Radxa announced during the XDC 2019 conference yesterday that it will ship its Rock Pi 4C single-board computer by the end of October. The new version of the device is based on the 4B model that debuted in November 2018 but adds support for two displays connected via Mini DisplayPort. The computer can support up to one 4K monitor and one 1440p resolution monitor with each running at 60 Hz refresh rates.
Supporting multiple displays is supposed to help the Rock Pi 4C appeal to gamers, Radxa said in its announcement, noting help from the Panfrost driver project that adds support for Arm's Mali GPUs to Linux. We doubt anyone will consider the Rock Pi 4C as their primary gaming PC, but it might intrigue makers looking to build a device that's cheap but also able to run games at somewhat acceptable levels.
The muti-display falls short of matching the capabilities of the Raspberry Pi 4. The Pi 4 is the first Raspberry Pi to support dual monitors. The Pi 4 can support up to two 4K monitors at 30 Hz each, or one 4K and one 1080p monitor at 60 Hz each.
The Rock Pi 4C was also given a new memory configuration. Rather than offering 1GB, 2GB or 4GB of LPDDR4-3200 memory, the new model will only be available with 4GB of LPDDR4 via a single 64-bit stick. According to the vendor, this is "for better manufacturing and quality assurance." Radxa said the new model is otherwise identical to its predecessor, meaning it features an RK3399 system-on-a-chip and doesn't have any storage included out of the box.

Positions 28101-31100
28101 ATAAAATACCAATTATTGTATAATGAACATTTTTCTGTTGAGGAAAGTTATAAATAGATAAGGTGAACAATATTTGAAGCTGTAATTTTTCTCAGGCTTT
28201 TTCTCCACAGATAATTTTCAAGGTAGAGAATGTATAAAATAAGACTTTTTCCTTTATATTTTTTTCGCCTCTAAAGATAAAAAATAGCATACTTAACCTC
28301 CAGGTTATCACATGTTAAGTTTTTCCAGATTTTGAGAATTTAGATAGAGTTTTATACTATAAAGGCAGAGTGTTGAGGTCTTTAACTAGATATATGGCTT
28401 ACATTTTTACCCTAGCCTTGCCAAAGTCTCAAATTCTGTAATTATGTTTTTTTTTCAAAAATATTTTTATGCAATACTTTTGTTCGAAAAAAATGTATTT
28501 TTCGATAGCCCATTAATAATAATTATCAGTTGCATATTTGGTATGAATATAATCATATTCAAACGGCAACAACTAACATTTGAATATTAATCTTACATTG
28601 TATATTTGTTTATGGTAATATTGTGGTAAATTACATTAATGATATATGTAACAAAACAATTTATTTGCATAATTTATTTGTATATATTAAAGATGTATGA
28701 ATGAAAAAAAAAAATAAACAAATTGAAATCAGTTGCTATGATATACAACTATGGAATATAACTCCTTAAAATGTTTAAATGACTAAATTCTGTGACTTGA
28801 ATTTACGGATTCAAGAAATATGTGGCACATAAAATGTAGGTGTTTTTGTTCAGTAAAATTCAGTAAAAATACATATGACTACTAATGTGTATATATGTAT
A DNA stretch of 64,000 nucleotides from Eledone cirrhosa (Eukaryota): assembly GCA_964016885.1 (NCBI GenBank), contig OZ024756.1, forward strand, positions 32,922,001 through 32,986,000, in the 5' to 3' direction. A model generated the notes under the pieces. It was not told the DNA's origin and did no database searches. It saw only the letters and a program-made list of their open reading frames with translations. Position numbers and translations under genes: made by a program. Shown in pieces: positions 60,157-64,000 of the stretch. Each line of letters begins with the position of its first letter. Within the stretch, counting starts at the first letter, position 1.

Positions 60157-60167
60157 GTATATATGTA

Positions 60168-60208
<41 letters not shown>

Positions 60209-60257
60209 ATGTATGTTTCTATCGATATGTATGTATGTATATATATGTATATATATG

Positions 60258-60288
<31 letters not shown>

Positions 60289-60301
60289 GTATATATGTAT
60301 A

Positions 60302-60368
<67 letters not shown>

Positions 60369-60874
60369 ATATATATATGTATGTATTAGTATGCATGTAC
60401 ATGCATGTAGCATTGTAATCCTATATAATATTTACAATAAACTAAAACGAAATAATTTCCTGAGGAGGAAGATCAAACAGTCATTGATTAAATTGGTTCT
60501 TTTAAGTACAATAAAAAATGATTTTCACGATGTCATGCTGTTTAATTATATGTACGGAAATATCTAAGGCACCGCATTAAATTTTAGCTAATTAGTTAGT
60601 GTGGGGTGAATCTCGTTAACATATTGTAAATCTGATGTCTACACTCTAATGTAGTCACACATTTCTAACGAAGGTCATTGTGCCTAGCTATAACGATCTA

The Rock Pi 4C also offers support for 802.11ac Wi-Fi, Bluetooth 5 compatibility and two USB 3.0 buses. Radxa said it won't change the new model's price, so it will cost $75, and it expects to start shipping the Rock Pi 4C "by the end of this month." The company also updated its website with more information about the Rock Pi X--its first x86-based single-board computer--which leaked in mid-September.
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Nathaniel Mott is a freelance news and features writer for Tom's Hardware US, covering breaking news, security, and the silliest aspects of the tech industry.
You guys have been reporting on these little things for a while now and I'm not sure anyone gives a flying funk about them. I hope someone will defend them so I can see I'm wrong.Reply
Geef said:You guys have been reporting on these little things for a while now and I'm not sure anyone gives a flying funk about them. I hope someone will defend them so I can see I'm wrong.
People using IOT, streaming boxes (kodi), and emulation (retropie) follow them. It may be niche, but it is computer related. It'd be like not posting Apple articles since most people use Windows.
There's no such thing as too many articles on Tom's and uninteresting ones can be ignored. So I figure 'why not' on their side.
According to the Raspberry Pi Foundation, more than 5 million Raspberry Pis were sold by February 2015, making it the best-selling British computer. By November 2016 they had sold 11 million units, and 12.5m by March 2017, making it the third best-selling "general purpose computer". In July 2017, sales reached nearly 15 million. In March 2018, sales reached 19 million.Reply